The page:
CH04 - An Introduction to Programming with C+, Fifth...

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An Introduction to Programming with C++, Fifth Edition 4 - 1 Chapter 4 Variables, Constants, and Arithmetic Operators At a Glance Instructor’s Manual Table of Contents Chapter Overview Chapter Objectives Instructor Notes Quick Quizzes Discussion Topics Classroom Activities/Additional Projects Key Terms
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An Introduction to Programming with C++, Fifth Edition 4 - 2 Lecture Notes Chapter Overview While variables and arithmetic operators were mentioned in the previous chapter, this chapter will introduce the student to a more in-depth understanding of each. The formatting of numeric output will also be discussed. Chapter Objectives After completing the chapter, the student will be able to: Distinguish among a variable, a named constant, and a literal constant Explain how data is stored in memory Declare and initialize a memory location Use an assignment statement to assign data to a variable Include arithmetic operators and arithmetic assignment operators in an expression Get string input using the getline() function Ignore characters using the ignore() function Format floating-point output Write simple .NET C++ commands Instructor Notes More on the Problem-Solving Process The completed program from the previous chapter is shown in Figure 4-1 on page 154. Notice the new components that will be detailed in this chapter. Variables and Named Constants When coding the program from the IPO chart, you will want to assign names, data types, and initial values the IPO items. In C++, two types of memory locations are available for you to temporarily store data; these are variables and named constants. The difference between the two is that values stored in named constants are not allowed to change while the program is executing (they are constant throughout the program), whereas the contents of a variable are allowed to change.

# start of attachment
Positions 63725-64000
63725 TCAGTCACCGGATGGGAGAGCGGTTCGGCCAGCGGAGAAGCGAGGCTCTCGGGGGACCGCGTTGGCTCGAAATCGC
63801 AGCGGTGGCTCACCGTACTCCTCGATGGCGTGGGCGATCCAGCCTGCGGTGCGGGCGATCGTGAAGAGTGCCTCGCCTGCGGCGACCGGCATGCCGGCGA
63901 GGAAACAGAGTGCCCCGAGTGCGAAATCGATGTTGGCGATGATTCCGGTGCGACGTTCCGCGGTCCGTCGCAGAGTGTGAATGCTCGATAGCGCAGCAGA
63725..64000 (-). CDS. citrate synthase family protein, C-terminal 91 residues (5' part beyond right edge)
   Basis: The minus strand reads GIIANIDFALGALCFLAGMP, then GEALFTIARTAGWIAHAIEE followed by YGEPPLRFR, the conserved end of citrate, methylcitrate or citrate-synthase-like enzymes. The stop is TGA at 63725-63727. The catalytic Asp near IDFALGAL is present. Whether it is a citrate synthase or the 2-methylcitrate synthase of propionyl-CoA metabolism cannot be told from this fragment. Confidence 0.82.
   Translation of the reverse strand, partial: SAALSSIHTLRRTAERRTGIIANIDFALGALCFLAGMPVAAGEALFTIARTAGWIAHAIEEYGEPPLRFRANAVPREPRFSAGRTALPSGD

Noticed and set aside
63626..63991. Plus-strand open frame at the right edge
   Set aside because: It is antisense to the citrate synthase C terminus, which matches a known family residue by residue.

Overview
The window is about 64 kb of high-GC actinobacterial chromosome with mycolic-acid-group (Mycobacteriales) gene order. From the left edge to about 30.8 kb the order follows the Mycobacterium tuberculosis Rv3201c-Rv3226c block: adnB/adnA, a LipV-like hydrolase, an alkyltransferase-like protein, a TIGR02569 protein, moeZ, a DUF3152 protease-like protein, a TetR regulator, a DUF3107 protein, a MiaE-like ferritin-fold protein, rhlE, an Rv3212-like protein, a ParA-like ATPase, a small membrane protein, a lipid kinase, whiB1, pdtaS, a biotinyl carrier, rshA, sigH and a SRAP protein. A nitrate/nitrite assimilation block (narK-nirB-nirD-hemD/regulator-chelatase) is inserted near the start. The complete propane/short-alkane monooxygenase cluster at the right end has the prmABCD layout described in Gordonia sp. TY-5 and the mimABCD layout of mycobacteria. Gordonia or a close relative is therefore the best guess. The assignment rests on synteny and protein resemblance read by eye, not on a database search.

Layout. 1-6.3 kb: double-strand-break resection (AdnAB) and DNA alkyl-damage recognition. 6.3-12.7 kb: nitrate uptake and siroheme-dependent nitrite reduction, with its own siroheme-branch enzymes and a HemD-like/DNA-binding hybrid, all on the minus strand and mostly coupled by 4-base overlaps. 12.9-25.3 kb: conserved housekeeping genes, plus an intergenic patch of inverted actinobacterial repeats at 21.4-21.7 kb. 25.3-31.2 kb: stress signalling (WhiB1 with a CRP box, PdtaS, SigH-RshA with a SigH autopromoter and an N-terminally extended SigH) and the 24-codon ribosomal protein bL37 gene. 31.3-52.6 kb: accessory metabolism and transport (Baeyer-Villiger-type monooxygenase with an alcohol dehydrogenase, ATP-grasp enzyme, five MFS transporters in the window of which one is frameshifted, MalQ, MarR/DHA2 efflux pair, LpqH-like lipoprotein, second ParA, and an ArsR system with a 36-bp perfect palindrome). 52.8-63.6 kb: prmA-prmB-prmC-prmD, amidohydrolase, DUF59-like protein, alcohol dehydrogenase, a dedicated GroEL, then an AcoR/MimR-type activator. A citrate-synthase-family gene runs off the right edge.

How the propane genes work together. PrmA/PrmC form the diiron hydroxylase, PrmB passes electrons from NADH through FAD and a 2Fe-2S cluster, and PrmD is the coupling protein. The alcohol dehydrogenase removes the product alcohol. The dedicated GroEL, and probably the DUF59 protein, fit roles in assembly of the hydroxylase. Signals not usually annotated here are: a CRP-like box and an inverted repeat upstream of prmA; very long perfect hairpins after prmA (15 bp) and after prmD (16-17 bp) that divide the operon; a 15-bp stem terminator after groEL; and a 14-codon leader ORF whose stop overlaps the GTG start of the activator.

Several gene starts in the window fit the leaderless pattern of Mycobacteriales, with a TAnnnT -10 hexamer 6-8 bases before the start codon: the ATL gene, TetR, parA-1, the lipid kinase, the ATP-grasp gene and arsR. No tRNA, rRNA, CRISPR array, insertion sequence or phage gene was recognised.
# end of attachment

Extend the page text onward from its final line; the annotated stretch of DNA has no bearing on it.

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An Introduction to Programming with C++, Fifth Edition 4 - 3 Selecting a Name for a Memory Location While most C++ programmers use lowercase for names of memory locations, if names are more than one word, then the beginning of the second word is capitalized to stand out. Remember that in most programming languages, identifier names can consist of letters, numbers, and maybe an underscore. However, they cannot include punctuation characters or spaces. The actual rules for naming identifiers in C++ are covered in Figure 4-3 on page 157. Selecting a Data Type for a Memory Location After naming the item, a data type must be chosen. The data type specifies the type of data that the item is permitted to store (for example, whether a number would have a decimal in it or whether it would be an integer). Figure 4-5 on page 158 lists some of the most commonly used data types available in C++. Note that the String data type is not one of the fundamental data types available in C++. In order to use the String data type, you must create an object using the String class, which is part of Visual C++. Classes will be covered in greater detail in later
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This note was uploaded on 03/11/2010 for the course CS 343 taught by Professor Katzman during the Spring '09 term at ITT Tech Tucson.

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CH04 - An Introduction to Programming with C+, Fifth...

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